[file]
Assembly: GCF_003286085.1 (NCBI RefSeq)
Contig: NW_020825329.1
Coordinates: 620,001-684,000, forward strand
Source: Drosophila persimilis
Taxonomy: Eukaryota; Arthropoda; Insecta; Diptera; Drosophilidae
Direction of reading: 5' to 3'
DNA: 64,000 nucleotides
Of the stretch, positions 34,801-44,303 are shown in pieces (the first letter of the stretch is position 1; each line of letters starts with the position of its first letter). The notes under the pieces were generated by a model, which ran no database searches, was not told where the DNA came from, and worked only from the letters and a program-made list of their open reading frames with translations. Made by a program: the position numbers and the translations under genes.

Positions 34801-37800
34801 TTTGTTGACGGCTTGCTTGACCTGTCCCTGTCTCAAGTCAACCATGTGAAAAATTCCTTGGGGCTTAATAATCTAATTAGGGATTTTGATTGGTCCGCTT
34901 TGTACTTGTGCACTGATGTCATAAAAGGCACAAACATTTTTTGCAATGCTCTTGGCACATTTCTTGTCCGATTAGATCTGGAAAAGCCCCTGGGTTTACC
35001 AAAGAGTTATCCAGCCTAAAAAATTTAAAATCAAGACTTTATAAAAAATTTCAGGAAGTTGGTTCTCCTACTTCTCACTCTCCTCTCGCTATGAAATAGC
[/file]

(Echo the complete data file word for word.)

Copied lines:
Assembly: GCF_003286085.1 (NCBI RefSeq)
Contig: NW_020825329.1
Coordinates: 620,001-684,000, forward strand
Source: Drosophila persimilis
Taxonomy: Eukaryota; Arthropoda; Insecta; Diptera; Drosophilidae
Direction of reading: 5' to 3'
DNA: 64,000 nucleotides
Of the stretch, positions 34,801-44,303 are shown in pieces (the first letter of the stretch is position 1; each line of letters starts with the position of its first letter). The notes under the pieces were generated by a model, which ran no database searches, was not told where the DNA came from, and worked only from the letters and a program-made list of their open reading frames with translations. Made by a program: the position numbers and the translations under genes.

Positions 34801-37800
34801 TTTGTTGACGGCTTGCTTGACCTGTCCCTGTCTCAAGTCAACCATGTGAAAAATTCCTTGGGGCTTAATAATCTAATTAGGGATTTTGATTGGTCCGCTT
34901 TGTACTTGTGCACTGATGTCATAAAAGGCACAAACATTTTTTGCAATGCTCTTGGCACATTTCTTGTCCGATTAGATCTGGAAAAGCCCCTGGGTTTACC
35001 AAAGAGTTATCCAGCCTAAAAAATTTAAAATCAAGACTTTATAAAAAATTTCAGGAAGTTGGTTCTCCTACTTCTCACTCTCCTCTCGCTATGAAATAGC